A cool breeze floats through the narrow crack of the window. The sound of my typing fills the room. Spiderman, frozen in mid-swing, glares down from the wall. Below me the deep thud of the pan abruptly gives way to the lighter tinkle of silverware.
The table is being set. I slip off the bed and pull on some socks.
A minute later the twelve year old girl appears at my open door. “Maten är klar,” she informs me boldly, not quite as shy as her brother, in whose room I’m sitting. The food is ready. “Tack,” I tell her, thanks, and follow her down the stairs.
We gather round the white kitchen table and populate the swiftly crowding surface with everything we might possibly need. Milk, juice, sparkling water, Fanta. Plates, napkins, glasses. Knives and forks. Just as we finish a hand appears over my shoulder.
“Pizza?” inquires my friend’s husband.
Swedish or no, pizza is pizza – I hand him my plate. After a small scene of chaos everyone ends up with a square of the homemade creation and we sit. I sink my teeth into the thin crust, cutting through pieces of ham and melted Swedish cheese. The slice is half gone before I look up again, only to realize I’m the only one not using silverware.
As soon as the last bite enters my mouth another hand appears over my shoulder. My friend: “Mer?” This time I sheepishly pick up my knife and fork.
She sits down next to me and reaches into a large container in the middle of the table. Her fingers fish for a moment in the brown liquid. Red faces and black eyes swirl to the surface then drop away again into the safety of the Tupperware’s murky depths. One does not make it. The large crayfish stares mournfully at me on its way to the plate. It’s already dead, but now it goes to its utter destruction.
I watch as she starts to cracks it open. Then I go back to my pizza.
Slowly everyone finishes the first course, and one by one hands slide into the crayfish box to find a suitable victim. Finally I’m the only one left. Ready for the hunt, I decline a third slice of pizza and reach in myself.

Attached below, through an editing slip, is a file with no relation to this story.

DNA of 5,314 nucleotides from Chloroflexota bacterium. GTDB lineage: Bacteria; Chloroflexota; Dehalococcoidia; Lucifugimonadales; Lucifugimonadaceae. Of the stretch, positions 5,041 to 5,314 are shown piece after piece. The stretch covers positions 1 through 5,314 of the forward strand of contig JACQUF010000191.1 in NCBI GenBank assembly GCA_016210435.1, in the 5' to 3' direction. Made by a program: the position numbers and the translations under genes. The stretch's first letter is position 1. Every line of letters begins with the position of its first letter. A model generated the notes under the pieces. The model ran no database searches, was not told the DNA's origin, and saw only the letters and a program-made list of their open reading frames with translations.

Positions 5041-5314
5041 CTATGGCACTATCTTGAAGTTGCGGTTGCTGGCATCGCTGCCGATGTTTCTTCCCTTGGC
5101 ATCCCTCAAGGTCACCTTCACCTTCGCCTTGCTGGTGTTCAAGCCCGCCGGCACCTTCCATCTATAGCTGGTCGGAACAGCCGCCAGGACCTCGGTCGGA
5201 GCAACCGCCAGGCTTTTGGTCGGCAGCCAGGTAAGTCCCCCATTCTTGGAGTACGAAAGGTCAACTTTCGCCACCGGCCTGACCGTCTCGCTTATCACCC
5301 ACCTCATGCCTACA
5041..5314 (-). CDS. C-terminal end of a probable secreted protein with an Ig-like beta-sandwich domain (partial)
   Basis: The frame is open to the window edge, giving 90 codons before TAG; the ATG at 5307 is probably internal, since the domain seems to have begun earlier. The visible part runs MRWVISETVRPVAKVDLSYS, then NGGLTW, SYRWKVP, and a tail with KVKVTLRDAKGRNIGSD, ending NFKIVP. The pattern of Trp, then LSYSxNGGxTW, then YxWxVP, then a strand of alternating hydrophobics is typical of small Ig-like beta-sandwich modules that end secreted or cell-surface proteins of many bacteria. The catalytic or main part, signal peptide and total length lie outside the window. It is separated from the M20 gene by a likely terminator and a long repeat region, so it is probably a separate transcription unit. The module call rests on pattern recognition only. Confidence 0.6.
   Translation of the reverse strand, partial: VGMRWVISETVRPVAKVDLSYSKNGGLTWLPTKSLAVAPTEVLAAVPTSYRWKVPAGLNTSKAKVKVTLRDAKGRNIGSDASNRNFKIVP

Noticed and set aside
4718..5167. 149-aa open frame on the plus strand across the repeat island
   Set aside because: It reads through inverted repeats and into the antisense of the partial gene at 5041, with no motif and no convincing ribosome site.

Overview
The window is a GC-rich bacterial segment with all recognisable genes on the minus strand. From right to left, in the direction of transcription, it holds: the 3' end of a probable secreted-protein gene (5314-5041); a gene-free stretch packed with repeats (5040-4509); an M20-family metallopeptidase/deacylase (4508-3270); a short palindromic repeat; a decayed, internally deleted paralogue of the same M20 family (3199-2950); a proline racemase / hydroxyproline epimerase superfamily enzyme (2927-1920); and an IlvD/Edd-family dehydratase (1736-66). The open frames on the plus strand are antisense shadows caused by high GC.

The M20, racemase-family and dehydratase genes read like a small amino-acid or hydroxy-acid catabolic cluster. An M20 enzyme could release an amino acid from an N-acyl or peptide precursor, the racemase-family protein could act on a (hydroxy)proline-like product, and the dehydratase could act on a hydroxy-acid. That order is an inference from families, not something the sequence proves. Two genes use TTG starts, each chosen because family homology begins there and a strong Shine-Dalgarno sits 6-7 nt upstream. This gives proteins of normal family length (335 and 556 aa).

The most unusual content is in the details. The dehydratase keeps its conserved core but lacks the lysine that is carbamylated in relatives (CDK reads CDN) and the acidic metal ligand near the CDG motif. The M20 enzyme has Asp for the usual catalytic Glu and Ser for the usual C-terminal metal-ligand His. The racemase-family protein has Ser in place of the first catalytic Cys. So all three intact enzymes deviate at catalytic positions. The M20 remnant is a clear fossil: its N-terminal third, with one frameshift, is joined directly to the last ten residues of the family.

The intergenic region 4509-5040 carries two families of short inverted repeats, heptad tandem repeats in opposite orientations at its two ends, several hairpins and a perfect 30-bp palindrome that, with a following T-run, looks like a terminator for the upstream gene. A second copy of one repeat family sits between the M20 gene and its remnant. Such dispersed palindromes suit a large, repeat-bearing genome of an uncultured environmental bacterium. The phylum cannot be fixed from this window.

It’s bright red, and its small legs hug the underside of its body as large claws dangle in the fragrant air. I follow the example of my hosts and suck the liquid dripping from its underside. It tastes vaguely of fish and herbs.
But soon it’s time to get ruthless. Without warning I twist the crayfish’s tail violently. It comes off in my hand. Cracking the shell is more difficult, but slowly the scaled exoskeleton peels away, taking with it pairs of small limbs. The soft flesh beneath comes into view, and with a final tug the morsel lays on my fingers. A quick evisceration removes the unwanted black line along the back. I cast the now-empty shell onto my plate and pop the morsel into my mouth. Savor the mild taste and smooth texture. Then I pick up the body.
Another twist, another crack. The first claw comes away. But this is a little trickier; the shell is a little tougher. I push and tug, but no crack appears. I feel eyes on me, but before help comes I shrug and swiftly employ my teeth. The red shell gives way with a snap, and the meat is mine. I repeat the process with the other claw. No problem.
Time for another crayfish.
Ten minutes later we all have large piles of shells on our plates. A jumble of crumpled napkins lay scattered across the table. We have eaten our fill, and the crayfish tub is empty. A moment of silence commences.
“Tack för maten,” says my friend finally, and we echo her from our clouds of satisfaction. The spell is broken. Chairs scrape back, and plates begin to click. I take one more look at the remnants of my victims before me, roll up my sleeves, and head for the sink.
Photo at top is my own.